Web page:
One way to check your emotion at the door when you ask for a promotion is to develop an elevator speech. This means stating your claims in less than 30 seconds.
You’ve heard of an elevator speech to pitch policy to legislators. Use this same technique to pitch your request to your employer.
The brilliant thing about an elevator speech is that it is brief and concise. So, you must be able to answer the following questions in one sentence.
- What do you want?
- Why do you want it?
- Why do you deserve it?
- What do you want? (again, but in a different manner…see explanation below)
- How does the employer benefit from giving it to you?
I want to be promoted to operations director with a 7% raise in salary (1). This will allow me to develop and implement a greater number of cost saving initiatives (2). I saved the organization $20,000 this year by eliminating the need for a part-time assistant (3). I request to be placed in a position that will provide more autonomy, authority, and time to direct cost saving and profitable programs (4). Investing in me in this manner will benefit the organizations bottom line by increasing the profit margin (5).
I am requesting a travel stipend of $3000 (1). I will use this stipend to cover professional education expenses (2). With my help, the pediatric population has doubled and we are providing services to twice as many children as we did one year ago (3). I want to expand my formal education and earn a certificate in pediatric specialty (4). This way, the organization we will be able to provide specialty services at a higher reimbursement rate (5).
I am asking for a 4% raise (1). This will allow me to live more comfortably and save for my future (2). I have become more efficient in my position and can accomplish more work than I could last year (3). I am requesting a pay raise that is commensurate with my experience and with cost of living (4). The organization will benefit through higher retention and recruitment (5).
State Your Request Twice
As you can see, you get the opportunity to make your request twice. The first time will be very concise while the second time tells your employer the value of your request. Truth is, you should be more concerned about fulfilling those underlying values whether it comes with any specific titles or financial figures.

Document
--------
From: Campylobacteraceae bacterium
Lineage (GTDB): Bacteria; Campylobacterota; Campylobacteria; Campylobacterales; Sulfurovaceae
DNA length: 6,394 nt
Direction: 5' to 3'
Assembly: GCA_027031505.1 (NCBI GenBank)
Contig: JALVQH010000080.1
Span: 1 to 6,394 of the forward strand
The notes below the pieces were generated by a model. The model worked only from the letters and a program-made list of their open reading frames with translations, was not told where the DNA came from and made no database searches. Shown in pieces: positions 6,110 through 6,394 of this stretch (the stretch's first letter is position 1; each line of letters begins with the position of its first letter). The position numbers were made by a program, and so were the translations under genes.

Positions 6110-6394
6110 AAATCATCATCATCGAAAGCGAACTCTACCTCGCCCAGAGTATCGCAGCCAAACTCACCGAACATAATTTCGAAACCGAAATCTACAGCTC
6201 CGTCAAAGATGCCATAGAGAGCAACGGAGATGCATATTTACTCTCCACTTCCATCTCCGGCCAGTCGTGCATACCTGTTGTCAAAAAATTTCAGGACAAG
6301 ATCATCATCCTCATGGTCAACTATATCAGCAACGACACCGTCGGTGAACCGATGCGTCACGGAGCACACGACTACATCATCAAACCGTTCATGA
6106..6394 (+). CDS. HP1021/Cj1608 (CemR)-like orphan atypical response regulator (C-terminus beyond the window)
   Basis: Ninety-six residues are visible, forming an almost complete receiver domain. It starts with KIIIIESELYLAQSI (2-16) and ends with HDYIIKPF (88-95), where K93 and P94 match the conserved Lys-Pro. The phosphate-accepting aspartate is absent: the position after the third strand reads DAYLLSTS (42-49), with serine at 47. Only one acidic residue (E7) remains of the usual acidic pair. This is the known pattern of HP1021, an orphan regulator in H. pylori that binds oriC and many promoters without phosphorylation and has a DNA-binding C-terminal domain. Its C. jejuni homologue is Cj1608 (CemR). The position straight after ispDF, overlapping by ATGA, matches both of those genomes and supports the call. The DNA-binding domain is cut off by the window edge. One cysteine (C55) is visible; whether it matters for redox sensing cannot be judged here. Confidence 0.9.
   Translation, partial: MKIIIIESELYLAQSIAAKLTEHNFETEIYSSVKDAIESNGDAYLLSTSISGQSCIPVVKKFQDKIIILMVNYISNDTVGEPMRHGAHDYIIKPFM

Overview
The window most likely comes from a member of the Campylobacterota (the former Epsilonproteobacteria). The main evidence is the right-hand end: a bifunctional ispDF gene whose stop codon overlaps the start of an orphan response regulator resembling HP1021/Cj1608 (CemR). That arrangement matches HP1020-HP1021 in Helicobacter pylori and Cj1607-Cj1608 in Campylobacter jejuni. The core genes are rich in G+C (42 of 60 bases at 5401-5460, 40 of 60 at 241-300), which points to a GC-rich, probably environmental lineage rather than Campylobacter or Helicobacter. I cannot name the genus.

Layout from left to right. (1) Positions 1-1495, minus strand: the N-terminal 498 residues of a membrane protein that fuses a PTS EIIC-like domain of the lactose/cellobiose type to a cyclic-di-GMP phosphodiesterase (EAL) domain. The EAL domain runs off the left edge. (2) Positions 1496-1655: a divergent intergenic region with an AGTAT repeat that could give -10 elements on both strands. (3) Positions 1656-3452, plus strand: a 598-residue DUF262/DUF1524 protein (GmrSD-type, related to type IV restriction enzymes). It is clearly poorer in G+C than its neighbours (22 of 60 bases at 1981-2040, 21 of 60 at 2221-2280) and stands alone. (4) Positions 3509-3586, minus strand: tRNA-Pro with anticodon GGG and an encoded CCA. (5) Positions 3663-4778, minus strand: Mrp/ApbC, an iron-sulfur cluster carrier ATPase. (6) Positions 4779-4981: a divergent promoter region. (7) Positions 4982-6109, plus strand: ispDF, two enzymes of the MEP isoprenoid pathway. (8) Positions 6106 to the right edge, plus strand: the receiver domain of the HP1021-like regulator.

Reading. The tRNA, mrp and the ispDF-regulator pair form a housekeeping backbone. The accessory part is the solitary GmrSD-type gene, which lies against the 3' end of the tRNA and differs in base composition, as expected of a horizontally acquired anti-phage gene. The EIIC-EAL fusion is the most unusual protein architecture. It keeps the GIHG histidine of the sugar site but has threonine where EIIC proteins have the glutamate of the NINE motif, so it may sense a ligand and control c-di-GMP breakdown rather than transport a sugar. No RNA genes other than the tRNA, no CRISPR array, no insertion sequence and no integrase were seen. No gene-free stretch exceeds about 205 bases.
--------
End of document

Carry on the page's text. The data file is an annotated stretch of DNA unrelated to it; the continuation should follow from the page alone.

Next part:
For example, you may request to be promoted from supervisor I to supervisor II. In your mind, this allows you to direct your efforts to different responsibilities that you find more challenging and rewarding. (And, of course, you get paid more for doing this.)
However, your employer may believe you have different motives…such as the prestige of a title change or that you are solely interested in a pay raise. Or your employer may not be able to change your title or give you a set amount of money.
“A rose by any other name would smell as sweet.” – William Shakespeare
Give your employer the opportunity to meet your needs without “giving it a name”. They may be able to change your responsibilities and compensation without changing your title. They may be able to reimburse all your costs associated with professional education without creating a stipend or expense account.
Make sure you are focused on what you really want…not the name of what you want.
- Side tip: Notice of the above examples, the last one is the weakest. This is because it is hard to ask for more money to perform a job that you are already completing. Let this be a tip for future job offer and promotion negotiations…clarify a specific workload. That way, when the number of clients you see or accounts you manage or the employees you supervise inherently increases, you will have a justification for a raise or to hire assistance.
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